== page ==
High-Ticket Funnel Workshop


How to Determine Pricing for Your Coaching Services

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In today’s world, we live in a society where education has become the norm. We are taught the importance of getting an education, getting a good job, and making money.

However, what they fail to teach us is how to manage that money once we make it. We are not taught the basics of money management or business finances, and this can be a huge disadvantage for entrepreneurs who are trying to make a living in the world of business.

As a coach, it is important to not only make an impact but also to make money. That is why in today’s blog post, I’ll be discussing how to price your coaching packages. This topic is crucial because knowing what influences your pricing and getting it right can make a huge difference in your sales.

So, what exactly is the right price for your coaching package? Unfortunately, there is no one-size-fits-all answer. The price of your coaching package will depend on several factors such as your level of experience, your niche, your target audience, and the value you provide to your clients.

However, one golden rule that you must follow is to ensure that the price you set matches the value you are delivering to your clients. This is a no-brainer, and it must always be a priority.

How To Structure Your Pricing

Let’s now talk about the different ways you can structure your pricing.

  • Hourly Pricing

Many coaches use hourly packages, which is a pricing structure that charges clients based on the number of hours spent on coaching sessions. However, I am not a huge fan of this method, as it can lead clients to place more emphasis on the time spent rather than the value provided.

For example, if you’re a parenting coach, and you’re helping your clients train their children, the value you’re delivering goes beyond just the time spent. You’re shaping the future of an entire child, and that’s a priceless contribution to their lives. Therefore, it’s essential to structure your pricing in a way that reflects the value you provide.

One creative way to use hourly packages is through VIP days. These are intensive, one-day coaching sessions that involve previous meetings and requirements sent in by clients. During these VIP days, you can work on projects or goals that your clients have set for themselves, all within a limited timeframe. This is a great way to use hourly packages without undervaluing your services.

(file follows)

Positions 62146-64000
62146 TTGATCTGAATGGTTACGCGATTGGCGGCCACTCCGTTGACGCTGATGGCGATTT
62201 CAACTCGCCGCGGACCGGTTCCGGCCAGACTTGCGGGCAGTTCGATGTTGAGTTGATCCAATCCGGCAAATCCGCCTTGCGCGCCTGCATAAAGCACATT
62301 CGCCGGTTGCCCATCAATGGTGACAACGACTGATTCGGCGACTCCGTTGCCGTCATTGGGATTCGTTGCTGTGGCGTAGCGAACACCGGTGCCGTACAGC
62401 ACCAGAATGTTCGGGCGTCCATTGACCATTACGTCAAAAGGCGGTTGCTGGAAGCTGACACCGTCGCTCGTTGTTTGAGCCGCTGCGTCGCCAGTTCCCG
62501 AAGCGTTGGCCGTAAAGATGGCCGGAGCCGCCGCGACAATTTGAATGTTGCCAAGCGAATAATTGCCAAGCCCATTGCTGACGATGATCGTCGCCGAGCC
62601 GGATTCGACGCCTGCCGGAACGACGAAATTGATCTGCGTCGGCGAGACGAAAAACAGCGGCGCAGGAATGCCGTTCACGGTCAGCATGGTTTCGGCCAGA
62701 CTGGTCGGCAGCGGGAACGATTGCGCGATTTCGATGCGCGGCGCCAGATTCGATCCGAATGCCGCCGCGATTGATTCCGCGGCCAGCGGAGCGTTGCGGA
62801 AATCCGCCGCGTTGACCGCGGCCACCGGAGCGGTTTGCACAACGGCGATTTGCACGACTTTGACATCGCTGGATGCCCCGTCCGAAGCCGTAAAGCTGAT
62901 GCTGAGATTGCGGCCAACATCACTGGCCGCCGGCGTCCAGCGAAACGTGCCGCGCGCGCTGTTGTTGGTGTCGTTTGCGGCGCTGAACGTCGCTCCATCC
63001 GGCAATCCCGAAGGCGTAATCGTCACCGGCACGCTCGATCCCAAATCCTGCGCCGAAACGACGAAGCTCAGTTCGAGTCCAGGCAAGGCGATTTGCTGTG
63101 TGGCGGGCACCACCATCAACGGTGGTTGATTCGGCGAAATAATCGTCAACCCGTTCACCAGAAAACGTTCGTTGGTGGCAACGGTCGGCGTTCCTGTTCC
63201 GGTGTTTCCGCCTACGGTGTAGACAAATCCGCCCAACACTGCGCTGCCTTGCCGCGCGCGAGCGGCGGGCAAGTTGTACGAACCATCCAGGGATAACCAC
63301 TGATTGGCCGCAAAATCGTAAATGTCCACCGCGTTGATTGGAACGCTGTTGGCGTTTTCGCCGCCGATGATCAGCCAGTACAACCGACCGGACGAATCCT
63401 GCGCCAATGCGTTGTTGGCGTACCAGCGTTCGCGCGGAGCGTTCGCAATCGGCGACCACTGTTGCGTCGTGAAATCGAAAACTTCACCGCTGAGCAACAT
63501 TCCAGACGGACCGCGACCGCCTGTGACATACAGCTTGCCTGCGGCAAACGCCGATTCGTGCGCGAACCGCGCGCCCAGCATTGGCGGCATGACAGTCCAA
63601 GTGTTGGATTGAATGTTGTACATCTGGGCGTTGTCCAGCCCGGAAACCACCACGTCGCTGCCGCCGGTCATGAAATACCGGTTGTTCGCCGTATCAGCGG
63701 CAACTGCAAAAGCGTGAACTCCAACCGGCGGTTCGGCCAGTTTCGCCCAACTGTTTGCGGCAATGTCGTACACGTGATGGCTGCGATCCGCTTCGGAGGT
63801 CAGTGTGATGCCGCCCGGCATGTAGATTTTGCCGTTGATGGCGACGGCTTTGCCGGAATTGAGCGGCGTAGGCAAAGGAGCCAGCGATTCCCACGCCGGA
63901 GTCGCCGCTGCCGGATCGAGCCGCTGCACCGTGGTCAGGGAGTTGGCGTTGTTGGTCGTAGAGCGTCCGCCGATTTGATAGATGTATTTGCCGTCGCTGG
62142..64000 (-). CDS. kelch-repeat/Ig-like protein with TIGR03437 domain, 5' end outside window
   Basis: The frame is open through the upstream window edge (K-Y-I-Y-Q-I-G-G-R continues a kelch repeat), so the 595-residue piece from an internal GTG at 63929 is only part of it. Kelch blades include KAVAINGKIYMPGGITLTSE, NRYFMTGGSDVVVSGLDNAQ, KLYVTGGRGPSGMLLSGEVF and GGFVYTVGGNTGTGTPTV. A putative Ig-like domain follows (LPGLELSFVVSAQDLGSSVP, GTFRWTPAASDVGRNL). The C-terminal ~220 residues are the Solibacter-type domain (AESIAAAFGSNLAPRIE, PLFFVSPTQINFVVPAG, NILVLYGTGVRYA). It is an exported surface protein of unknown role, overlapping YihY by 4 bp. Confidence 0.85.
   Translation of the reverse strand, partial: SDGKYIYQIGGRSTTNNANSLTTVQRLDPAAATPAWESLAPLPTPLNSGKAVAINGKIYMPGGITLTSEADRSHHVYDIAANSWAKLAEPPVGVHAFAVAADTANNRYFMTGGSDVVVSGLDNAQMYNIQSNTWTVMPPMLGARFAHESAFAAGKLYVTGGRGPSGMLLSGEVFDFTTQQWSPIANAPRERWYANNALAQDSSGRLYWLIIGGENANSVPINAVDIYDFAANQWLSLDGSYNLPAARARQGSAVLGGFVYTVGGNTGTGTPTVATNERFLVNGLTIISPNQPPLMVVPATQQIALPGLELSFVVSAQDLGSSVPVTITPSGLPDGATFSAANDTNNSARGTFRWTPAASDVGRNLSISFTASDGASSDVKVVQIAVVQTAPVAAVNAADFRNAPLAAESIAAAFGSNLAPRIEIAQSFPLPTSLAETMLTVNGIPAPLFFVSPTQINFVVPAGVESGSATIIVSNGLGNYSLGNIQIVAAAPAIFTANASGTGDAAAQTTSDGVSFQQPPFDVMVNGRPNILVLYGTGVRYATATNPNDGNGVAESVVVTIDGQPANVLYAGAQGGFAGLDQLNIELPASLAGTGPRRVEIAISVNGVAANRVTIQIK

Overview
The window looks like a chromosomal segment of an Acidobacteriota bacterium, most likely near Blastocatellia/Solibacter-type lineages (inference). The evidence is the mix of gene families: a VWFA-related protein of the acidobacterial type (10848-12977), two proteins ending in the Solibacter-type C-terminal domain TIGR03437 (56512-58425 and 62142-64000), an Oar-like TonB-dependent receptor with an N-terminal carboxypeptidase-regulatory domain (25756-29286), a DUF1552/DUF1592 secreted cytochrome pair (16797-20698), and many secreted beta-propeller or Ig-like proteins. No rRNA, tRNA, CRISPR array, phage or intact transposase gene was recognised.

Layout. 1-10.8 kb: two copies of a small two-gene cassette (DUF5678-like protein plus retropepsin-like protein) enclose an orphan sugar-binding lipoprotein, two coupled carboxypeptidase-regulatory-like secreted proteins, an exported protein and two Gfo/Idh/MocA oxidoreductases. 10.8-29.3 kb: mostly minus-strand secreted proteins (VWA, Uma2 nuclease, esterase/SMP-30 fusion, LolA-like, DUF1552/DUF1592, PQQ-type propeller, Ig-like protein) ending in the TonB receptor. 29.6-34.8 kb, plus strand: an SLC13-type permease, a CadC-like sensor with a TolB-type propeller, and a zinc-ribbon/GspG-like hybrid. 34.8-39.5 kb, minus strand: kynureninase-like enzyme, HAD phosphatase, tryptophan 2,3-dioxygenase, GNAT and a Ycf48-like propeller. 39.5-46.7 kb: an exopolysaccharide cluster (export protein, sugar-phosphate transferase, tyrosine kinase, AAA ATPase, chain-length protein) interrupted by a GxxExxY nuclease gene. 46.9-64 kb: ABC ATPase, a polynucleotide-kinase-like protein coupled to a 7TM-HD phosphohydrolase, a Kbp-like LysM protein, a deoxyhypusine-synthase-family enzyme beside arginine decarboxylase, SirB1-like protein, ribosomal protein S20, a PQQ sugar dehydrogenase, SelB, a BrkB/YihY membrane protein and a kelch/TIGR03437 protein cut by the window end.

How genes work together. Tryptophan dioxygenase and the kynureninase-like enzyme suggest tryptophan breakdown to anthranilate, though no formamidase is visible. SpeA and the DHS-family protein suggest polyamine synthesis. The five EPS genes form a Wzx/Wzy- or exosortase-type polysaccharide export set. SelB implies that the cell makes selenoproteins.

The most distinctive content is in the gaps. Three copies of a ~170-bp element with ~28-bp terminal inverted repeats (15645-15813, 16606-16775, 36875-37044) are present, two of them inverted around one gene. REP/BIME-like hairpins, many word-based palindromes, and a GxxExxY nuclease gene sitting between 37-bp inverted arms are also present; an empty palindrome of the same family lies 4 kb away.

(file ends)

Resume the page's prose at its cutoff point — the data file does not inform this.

• Express Strategy Calls

Another pricing strategy you could use is through express strategy calls. Instead of offering free discovery calls for a short period of time, you could offer a 19-minute strategy call for a bare minimum price, which could be one of your introductory offers. This way, you can attract clients who may want to work with you for longer periods of time.

  • Packages

Another effective pricing strategy is through packages. This pricing structure ties in very clearly with deliverables. Instead of charging by the hour, you can charge based on the results you will deliver to the client. You can also specify how long it may take to deliver those results, which helps to set realistic expectations.

  • Retainerships

Retainerships are another pricing structure you can use, especially if you offer ongoing services that require maintenance. If you offer a service, you could call it a retainer, but if you offer coaching or knowledge, you could call it a membership. This pricing structure is common for memberships or communities, where you charge people on a monthly or quarterly basis. For example, if you build a funnel for a client, you could offer a monthly or quarterly retainer to keep optimizing the funnel or maintaining a website.